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Subject category: Marketing
Published by: Singapore Management University
Originally published in: 2012
Version: 2012-09-26

Abstract

In late 2005 as Shawn Warren, the head of biscuits at Kraft for Asia Pacific, surveys the China market for Oreos he knew he had to make changes and fast. The company's flagship brand was falling far short of expectations in the world's most populous country. This meant that the turnaround had to be quick to avoid the complete disaster of pulling the product from the shelves altogether. Oreos were first launched in China in 1996, yet sales had been flat since then while the rest of China had been setting record growth in the biscuit industry. The Oreo case illustrates the dilemma faced by a successful multinational brand when entering an emerging market, namely China. It covers the complexity of dealing not only with differing consumer tastes, but also the challenges of local competition and distribution systems. The case provides a rich historical account of Oreo's entry into China and the problems facing Kraft and its management as it strives to reach its full potential in a large and fast-growing emerging market. What would Warren and his team do to turn this global brand around in the world's most populous country?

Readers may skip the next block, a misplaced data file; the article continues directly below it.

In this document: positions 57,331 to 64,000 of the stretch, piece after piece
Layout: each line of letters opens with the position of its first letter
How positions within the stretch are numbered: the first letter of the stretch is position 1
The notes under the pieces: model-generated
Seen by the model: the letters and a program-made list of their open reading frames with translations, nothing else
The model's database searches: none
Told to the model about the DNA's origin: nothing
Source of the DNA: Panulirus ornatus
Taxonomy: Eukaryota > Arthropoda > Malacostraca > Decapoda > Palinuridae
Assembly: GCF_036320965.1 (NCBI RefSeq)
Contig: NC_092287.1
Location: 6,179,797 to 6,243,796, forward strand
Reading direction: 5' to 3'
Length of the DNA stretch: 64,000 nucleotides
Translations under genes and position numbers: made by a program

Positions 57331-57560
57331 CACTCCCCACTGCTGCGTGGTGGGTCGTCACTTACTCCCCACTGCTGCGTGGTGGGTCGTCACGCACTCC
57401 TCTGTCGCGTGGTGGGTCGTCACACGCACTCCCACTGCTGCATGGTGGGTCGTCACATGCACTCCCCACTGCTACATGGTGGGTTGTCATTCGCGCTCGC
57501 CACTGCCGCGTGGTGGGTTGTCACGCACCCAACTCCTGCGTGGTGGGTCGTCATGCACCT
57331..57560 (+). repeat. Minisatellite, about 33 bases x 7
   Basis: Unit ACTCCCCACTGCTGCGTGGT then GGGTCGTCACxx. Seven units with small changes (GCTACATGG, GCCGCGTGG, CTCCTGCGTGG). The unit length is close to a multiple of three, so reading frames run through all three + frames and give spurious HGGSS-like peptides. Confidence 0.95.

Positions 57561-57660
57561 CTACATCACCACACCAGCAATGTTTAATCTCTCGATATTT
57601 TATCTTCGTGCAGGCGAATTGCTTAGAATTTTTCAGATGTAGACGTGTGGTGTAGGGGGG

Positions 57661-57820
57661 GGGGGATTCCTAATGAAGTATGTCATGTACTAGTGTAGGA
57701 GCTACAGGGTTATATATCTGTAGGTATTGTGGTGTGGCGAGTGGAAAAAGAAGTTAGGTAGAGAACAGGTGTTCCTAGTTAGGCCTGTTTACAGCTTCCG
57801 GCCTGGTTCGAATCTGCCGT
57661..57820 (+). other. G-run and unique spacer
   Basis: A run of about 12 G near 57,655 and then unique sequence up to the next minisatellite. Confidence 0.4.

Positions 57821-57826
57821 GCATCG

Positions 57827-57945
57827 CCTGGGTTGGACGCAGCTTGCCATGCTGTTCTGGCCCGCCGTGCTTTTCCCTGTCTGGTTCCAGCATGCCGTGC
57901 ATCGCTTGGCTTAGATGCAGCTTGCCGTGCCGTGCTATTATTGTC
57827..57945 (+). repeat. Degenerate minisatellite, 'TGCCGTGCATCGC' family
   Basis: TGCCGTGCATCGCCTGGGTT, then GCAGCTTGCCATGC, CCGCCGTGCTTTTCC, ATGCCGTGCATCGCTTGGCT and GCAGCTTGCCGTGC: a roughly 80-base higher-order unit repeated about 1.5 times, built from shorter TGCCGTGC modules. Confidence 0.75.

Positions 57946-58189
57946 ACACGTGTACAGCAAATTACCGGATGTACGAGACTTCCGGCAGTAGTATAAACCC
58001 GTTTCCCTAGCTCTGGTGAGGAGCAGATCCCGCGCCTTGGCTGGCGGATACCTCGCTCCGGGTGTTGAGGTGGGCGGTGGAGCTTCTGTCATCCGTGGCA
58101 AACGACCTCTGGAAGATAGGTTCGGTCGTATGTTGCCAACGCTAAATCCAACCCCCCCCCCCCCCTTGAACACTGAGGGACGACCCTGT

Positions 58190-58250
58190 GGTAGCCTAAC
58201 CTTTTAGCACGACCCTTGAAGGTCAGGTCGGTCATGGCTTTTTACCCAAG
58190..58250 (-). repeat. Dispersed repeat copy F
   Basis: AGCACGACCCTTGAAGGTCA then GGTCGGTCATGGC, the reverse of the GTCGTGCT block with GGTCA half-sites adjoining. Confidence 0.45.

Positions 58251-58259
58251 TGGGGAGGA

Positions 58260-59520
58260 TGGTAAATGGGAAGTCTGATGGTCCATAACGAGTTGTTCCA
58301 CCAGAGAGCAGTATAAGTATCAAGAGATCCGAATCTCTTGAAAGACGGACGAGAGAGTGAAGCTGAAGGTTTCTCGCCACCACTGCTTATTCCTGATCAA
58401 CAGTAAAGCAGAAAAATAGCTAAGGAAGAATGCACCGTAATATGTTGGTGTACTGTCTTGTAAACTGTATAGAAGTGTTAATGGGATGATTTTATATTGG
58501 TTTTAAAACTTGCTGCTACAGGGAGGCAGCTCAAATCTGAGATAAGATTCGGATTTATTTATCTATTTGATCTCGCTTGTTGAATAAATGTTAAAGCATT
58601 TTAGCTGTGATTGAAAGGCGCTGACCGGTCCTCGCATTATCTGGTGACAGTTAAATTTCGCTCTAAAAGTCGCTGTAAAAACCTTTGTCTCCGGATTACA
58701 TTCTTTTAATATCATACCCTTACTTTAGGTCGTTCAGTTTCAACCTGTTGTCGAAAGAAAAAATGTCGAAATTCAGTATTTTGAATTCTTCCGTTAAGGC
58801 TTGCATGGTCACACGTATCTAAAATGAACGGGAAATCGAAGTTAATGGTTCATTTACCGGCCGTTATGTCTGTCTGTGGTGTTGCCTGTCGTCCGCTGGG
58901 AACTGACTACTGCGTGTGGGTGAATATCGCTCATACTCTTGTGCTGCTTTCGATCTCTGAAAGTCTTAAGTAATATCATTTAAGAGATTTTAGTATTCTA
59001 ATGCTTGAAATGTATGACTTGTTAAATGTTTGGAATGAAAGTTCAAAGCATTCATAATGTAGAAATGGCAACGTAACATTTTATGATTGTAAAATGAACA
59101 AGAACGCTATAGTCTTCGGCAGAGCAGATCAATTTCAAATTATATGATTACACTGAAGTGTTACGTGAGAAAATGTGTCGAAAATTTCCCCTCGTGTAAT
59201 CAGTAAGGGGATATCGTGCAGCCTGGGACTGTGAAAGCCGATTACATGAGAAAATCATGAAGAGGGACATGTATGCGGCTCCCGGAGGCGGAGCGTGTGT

Location:
Other setting(s):
2006

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Abstract

In late 2005 as Shawn Warren, the head of biscuits at Kraft for Asia Pacific, surveys the China market for Oreos he knew he had to make changes and fast. The company's flagship brand was falling far short of expectations in the world's most populous country. This meant that the turnaround had to be quick to avoid the complete disaster of pulling the product from the shelves altogether. Oreos were first launched in China in 1996, yet sales had been flat since then while the rest of China had been setting record growth in the biscuit industry. The Oreo case illustrates the dilemma faced by a successful multinational brand when entering an emerging market, namely China. It covers the complexity of dealing not only with differing consumer tastes, but also the challenges of local competition and distribution systems. The case provides a rich historical account of Oreo's entry into China and the problems facing Kraft and its management as it strives to reach its full potential in a large and fast-growing emerging market. What would Warren and his team do to turn this global brand around in the world's most populous country?

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Location:
Other setting(s):
2006

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